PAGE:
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Corrections: Equinox. Not Solstice. Thanks to RO (whose birthday just happened to be yesterday) for that silly oversight on my part.
Notice: Did you know that October was National Get Your House Painted Month? Neither did I! But it is. Sign up here.
Don't forget that Friday brings you our weekly "Things To Do Edition". If your organization is having an event please make sure to drop me a note before tomorrow (Thursday) afternoon. And please, no PDF's, just plain text. Thanks.
A much scaled down version of the Annual Garden Party out here in Kent Cliffs is this Saturday from 3PM onward. Bring yourselves, your families, your kids, your dogs and your friends and neighbors and spend a few hours with like-minded people in the beautiful Free State of Western Kent. It's the fall kickoff and the trees are now just about turning. The weather, which was supposed to be a high of only 61(!) is now reported to be in the mid 70's so all the more reason to come on out. An announcement with more details and directions is here. No RSVP is expected nor required.
Putnam Valley resident Stuart Hample died on Sunday after a long illness he hid well from almost all of us. Rather than tell you my stories about Stu, I'll let the professionals do it:
I was surprised and dismayed to check in at The Comics Reporter and see that Stuart Hample passed away Sunday at the age of 84. Surprised, because I wouldn’t have guessed that he was 84—he was way too lively, although I suppose anyone who had hung out with Fred Allen and Al Capp couldn’t be that young—and dismayed because that means I won’t get to talk to him again.
I interviewed Stu last November, for an article in PWCW about Dread and Superficiality, a collection of his Inside Woody Allen comic strips. We talked for about two hours, and I took nine single-spaced pages of notes. He had some great stories about working with Woody Allen and other comedians of the time, most of which are in the book or the article, but the off-topic stuff was just as interesting.
“Everything I’ve done has no depth, but I had a wide array of careers,” Hample told me. “I’m a multimedia failure.” That’s not entirely true. In addition to collaborating with Woody Allen on the strip, he had several other newspaper comics, Children’s Letters to God and Rich and Famous. He was a writer for the TV show Kate and Allie, and as an adman, he got Al Capp to do ads for Wildroot Cream-Oil hair tonic. He even did a brief stint on Captain Kangaroo, in the show’s early days, as Mr. Artist. Sometimes Hample reached a bit too far, as when he tried to get James Thurber to draw an ad for General Electric and when he pitched a comic strip based on comedian Dick Gregory. Neither enterprise was a success, but they certainly were interesting failures.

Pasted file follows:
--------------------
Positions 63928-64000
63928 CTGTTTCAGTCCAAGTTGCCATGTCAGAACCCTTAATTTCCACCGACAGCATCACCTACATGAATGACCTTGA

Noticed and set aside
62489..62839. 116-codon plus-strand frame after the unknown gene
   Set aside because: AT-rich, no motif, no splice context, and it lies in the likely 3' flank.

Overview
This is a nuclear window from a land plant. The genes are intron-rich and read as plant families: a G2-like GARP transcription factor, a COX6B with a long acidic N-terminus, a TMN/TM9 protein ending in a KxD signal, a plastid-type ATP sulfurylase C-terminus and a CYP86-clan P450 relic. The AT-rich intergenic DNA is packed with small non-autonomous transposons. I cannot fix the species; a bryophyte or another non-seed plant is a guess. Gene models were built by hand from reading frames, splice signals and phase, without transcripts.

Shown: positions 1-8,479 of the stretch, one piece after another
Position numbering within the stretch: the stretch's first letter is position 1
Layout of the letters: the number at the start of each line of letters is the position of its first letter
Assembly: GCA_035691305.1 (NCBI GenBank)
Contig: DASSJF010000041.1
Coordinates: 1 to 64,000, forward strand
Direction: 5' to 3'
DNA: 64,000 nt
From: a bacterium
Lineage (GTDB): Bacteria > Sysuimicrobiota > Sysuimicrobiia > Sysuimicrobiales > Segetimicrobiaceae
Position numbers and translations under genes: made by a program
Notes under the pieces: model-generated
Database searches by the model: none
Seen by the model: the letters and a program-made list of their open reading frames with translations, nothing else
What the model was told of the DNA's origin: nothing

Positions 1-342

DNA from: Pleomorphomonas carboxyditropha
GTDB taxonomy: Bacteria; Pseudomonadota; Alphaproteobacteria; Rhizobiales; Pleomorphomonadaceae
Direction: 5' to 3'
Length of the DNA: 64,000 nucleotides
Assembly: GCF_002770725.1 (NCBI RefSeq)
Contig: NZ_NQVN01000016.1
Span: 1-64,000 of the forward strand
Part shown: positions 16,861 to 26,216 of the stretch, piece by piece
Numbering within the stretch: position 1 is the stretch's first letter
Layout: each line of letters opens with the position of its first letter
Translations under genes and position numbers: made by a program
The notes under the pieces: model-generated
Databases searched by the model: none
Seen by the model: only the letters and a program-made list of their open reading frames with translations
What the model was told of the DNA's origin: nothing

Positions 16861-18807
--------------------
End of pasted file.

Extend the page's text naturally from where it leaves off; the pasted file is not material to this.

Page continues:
I’m going to let Stu do the talking after the jump; read on for some of the stories he told in the interview, edited slightly for readability but not fact-checked at all.Read More
Hample began drawing before kindergarten. At the age of 17, he enlisted in the United States Navy and served for two years in the Submarine Service during World War II. He attended Williams College and graduated from the University of Buffalo in 1950 with a B.A. in English and Drama.
In 1946, while working in advertising, he began performing as a musical cartoonist with symphony orchestras at children’s and pops concerts, drawing in strict rhythm with the music. In 1948 he was the writer and star of the evening comedy show Cartoon Capers on WBEN-TV in Buffalo, NY and also of a children's show called Junior Jamboree on the same station. He was sometimes a guest host on the NBC Children's show Birthday House when the regular host, Paul Tripp, was unavailable. In the 1950s he appeared regularly on the CBS-TV children’s program Captain Kangaroo as "Mister Artist".
In 1955-56, he was an assistant to Al Capp. A subsequent stint in advertising ended when he created the syndicated comic strip, Inside Woody Allen. Because he simultaneously had another comic strip, Rich and Famous, running with a different syndicate, he briefly employed the pseudonym Joe Marthen.
During this period his first play, Alms for the Middle Class, had a simultaneous world premiere at the Pittsburgh Public Theater and Geva Theater (Rochester, New York) and was produced on Earplay, the dramatic workshop of National Public Radio. After having three short plays produced at Actors Theatre of Louisville, he was commissioned to write a full-length play, The Ark Has a Leak . His latest stage work, All the Sincerity In Hollywood, a one-character play based on the life of radio comedian Fred Allen, will star Dick Cavett.